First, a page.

For the COVID vaccine donations from America, will AIT issue the first wave to US citizens?
No. It says in their website that they will not offer vaccines to private citizens abroad.
That’s an interesting article, I hadn’t seen it before. I’m a little surprised by this:
"Given the paucity of vaccines currently available in Taiwan, several tax-paying U.S. citizens, for example, have asked me, as a former AIT Director, if AIT would provide vaccines for U.S. citizens living in Taiwan. The answer I conveyed to them was a definite “No.”
This is unfortunate because there is still a dearth of vaccines in Taiwan even for Taiwanese, and travel back to the States poses the risk of acquiring the virus on the journey. Many people, moreover, cannot afford the time off from work and the expense of the journey itself, especially with the two-dose vaccines that require a substantial interval."
Not that I disagree, in fact I think that AIT should help vaccinate the 100,000 Americans living here since we have to pay taxes in the US, but I am surprised that he would say that when they have been clear that they won’t vaccinate private citizens abroad.
As an American tax payer who pays lots of taxes, I’d expect them to fly over a shipment to get us citizens vaccinated. But no, and to add insult to injury, a negative covid test result is required to go back to the US. So if a US citizen tests positive, they’re not allowed back to the states to seek medical help, even on a private jet.
To be fair, I wouldn’t want to be treated in the US if I had a severe case of Covid. Do you know how much it would cost someone who lives abroad and doesn’t have US-based insurance? I shudder to think about it. But, I do agree with your premise, we vote and have to file taxes, they should share some of the excess vaccines with us.
Something like Cigna global would cover Covid treatment in the US and isn’t crazy expensive. I think medical treatment in Taiwan are generally fine but I’ve heard horror stories too, and I wouldn’t recommend it to someone who doesn’t read/speak Chinese since they wouldn’t understand the health waivers. If a US citizen is stuck somewhere unfortunate like parts of Africa or India, then they should probably fly back to the US for any serious health issues.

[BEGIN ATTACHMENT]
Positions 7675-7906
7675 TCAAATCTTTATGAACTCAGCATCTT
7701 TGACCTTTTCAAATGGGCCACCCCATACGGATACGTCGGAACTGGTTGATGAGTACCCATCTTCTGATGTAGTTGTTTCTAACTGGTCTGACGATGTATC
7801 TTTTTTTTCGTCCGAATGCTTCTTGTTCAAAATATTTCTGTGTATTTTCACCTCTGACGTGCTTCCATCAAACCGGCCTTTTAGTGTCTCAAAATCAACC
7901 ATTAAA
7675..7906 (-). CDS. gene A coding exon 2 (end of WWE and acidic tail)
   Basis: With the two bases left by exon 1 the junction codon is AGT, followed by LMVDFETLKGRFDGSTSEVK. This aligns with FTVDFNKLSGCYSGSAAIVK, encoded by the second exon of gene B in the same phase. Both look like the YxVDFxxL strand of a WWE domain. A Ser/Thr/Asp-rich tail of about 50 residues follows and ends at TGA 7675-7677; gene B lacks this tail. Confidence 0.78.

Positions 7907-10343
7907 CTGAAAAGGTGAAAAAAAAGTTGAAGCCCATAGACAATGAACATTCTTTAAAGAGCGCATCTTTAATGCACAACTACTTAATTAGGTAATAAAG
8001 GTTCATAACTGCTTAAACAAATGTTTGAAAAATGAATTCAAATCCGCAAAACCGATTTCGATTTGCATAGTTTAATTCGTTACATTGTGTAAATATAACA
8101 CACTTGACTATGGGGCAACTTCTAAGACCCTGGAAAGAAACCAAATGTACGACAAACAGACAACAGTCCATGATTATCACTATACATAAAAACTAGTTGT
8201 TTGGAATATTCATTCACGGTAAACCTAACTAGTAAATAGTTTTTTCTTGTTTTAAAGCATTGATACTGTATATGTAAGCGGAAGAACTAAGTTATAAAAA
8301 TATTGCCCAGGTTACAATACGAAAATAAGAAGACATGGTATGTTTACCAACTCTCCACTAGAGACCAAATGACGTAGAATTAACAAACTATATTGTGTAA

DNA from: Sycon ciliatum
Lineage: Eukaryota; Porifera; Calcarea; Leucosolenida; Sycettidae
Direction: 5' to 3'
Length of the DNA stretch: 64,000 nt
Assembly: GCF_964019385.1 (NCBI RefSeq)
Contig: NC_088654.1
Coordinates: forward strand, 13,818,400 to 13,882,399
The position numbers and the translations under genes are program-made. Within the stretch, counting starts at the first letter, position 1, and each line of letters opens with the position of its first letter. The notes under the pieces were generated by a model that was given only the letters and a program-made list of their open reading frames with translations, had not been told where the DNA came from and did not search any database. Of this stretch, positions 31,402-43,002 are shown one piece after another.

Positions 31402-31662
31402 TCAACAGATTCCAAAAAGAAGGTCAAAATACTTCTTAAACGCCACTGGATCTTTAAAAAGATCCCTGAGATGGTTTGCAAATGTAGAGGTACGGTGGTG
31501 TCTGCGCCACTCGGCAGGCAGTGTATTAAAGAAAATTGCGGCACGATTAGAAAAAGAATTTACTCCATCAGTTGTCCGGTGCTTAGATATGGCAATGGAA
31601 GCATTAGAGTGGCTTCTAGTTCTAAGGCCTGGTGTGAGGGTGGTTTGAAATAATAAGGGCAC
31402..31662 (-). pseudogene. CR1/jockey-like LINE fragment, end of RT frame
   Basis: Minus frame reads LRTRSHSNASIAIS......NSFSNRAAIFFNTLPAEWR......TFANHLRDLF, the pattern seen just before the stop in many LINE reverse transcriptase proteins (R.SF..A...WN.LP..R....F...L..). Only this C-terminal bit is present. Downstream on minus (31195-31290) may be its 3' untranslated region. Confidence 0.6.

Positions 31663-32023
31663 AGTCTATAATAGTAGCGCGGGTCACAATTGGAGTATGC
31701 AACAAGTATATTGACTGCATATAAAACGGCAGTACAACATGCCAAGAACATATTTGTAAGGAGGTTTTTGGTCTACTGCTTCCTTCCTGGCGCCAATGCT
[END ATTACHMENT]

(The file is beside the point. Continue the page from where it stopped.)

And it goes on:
As a tax payer, it’s depressing to hear we get no consideration.
I hate this entitled attitude.
When you decide to become an expat, you sign up to live in a different country under whatever conditions exist in that country. Just because you pay taxes (although not everyone actually does because of FEIE and tax credits) doesn’t mean that the US is required to provide concierge service to get you vaccinated, treated, etc.
It’s no different than if you choose to live in a dangerous place. The US is not going to send in the Navy SEALS to rescue you. The State Department has a whole page on its website talking about what the US generally can and can’t do in emergency situations.
At the beginning of the pandemic, the US told all citizens they should return home unless they were prepared to stay overseas indefinitely. They also advised citizens not to travel. If you decided to go against these guidelines, it was clear you were on your own.
Want a vaccine but can’t get one in Taiwan? Do what I did. Take action to get on a plane and go back. Yeah there’s some risk but that’s what you signed up for. There are still commercial flights available.
As for the negative COVID test requirement, hello. This is a commonsense safeguard to help protect Americans. If you’re deathly ill, you can arrange for medical evacuation and the CDC will issue a waiver under these circumstances.
I see the situation the same. I chose to live here so I don’t expect any special arrangements for vaccinations.